(In that country - there are many crocodiles - These serpents slay men, and then, weeping, eat them) All of the very early citations refer directly to the myth of crocodiles weeping. It isn’t until the 16th century that we find ‘crocodile tears’ used with our current meaning. Edmund Grindal, Archbishop of York and of Canterbury was the first to use the phrase with the implication of insincerity, in 1563, (re-published in Strype’s ‘Life of Grindal’, 1711):

“I begin to fear, lest his humility ... be a counterfeit humility, and his tears crocodile tears.” http://www.phrases.org.uk/meanings/104800.html

August 2006 Volume 26

Number 8

MHS Treasurer's Report

Prepared by Nancy Haig, Treasurer

For May 2006 Beginning Checkbook Balance: . . . . . . . . . . . 16,369.65

Income: Membership . . . . . . . . . . . . . . . . . . . . . . . . . 140.00 Library Fines . . . . . . . . . . . . . . . . . . . . . . . . . . . 0.00 Raffle. . . . . . . . . . . . . . . . . . . . . . . . . . . . . . . . . 92.25 Adoption . . . . . . . . . . . . . . . . . . . . . . . . . . . . 320.00 Rodent Sales . . . . . . . . . . . . . . . . . . . . . . . . . 261.00 Hands Ons. . . . . . . . . . . . . . . . . . . . . . . . . . . . . 0.00 Sales . . . . . . . . . . . . . . . . . . . . . . . . . . . . . . . . . 40.00 Other* . . . . . . . . . . . . . . . . . . . . . . . . . . . . . . . . 0.00 Other* . . . . . . . . . . . . . . . . . . . . . . . . . . . . . . . . 0.00 Total Income: . . . . . . . . . . . . . . . . . . . . . . . . . . . 853.25 Expense: Newsletter. . . . . . . . . . . . . . . . . . . . . . . . . . . 388.30 Misc. Printing and Postage . . . . . . . . . . . . . . 300.00 Program . . . . . . . . . . . . . . . . . . . . . . . . . . . . . 444.20 Library . . . . . . . . . . . . . . . . . . . . . . . . . . . . . . . . 0.00 Supplies . . . . . . . . . . . . . . . . . . . . . . . . . . . . . . . 0.00 Hands-On . . . . . . . . . . . . . . . . . . . . . . . . . . . . . 0.00 Refreshments. . . . . . . . . . . . . . . . . . . . . . . . . . . 0.00 Rodent Cost . . . . . . . . . . . . . . . . . . . . . . . . . 427.14 Adoption Cost . . . . . . . . . . . . . . . . . . . . . . . . 80.00 White Pages . . . . . . . . . . . . . . . . . . . . . . . . . 464.48 Donations . . . . . . . . . . . . . . . . . . . . . . . . . . . . . 0.00 Other* . . . . . . . . . . . . . . . . . . . . . . . . . . . . . . . 91.61 Total Expense: . . . . . . . . . . . . . . . . . . . . . . . . . 2,195.73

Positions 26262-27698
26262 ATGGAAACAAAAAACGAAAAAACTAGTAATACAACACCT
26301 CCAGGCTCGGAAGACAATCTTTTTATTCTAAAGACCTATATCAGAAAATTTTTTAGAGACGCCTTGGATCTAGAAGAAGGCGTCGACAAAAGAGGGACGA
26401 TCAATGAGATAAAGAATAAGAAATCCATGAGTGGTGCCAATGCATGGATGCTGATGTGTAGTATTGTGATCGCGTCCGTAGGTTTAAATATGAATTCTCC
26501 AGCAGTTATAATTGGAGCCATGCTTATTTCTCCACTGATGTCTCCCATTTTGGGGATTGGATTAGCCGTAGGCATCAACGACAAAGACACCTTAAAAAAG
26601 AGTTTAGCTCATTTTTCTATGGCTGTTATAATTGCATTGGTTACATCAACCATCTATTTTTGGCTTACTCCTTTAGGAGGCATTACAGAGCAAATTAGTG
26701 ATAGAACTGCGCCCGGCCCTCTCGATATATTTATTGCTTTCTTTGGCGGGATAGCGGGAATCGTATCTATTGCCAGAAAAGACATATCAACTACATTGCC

Cash Increase/(Decrease): . . . . . . . . . . . . . . . (1,342.48) Ending Checkbook Balance: . . . . . . . . . . . . . 15,027.17 Placement of Cash Holdings

Checking Account . . . . . . . . . . . . . . . . . . . . . 15,027.17 Cash on Hand . . . . . . . . . . . . . . . . . . . . . . . . . . . 155.00

Total . . . . . . . . . . . . . . . . . . . . . . . . . . . . . . . . . 15,182.17

Treasurer’s Notes: Income: Expense: Program: June speaker travel Other: Voicemail

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J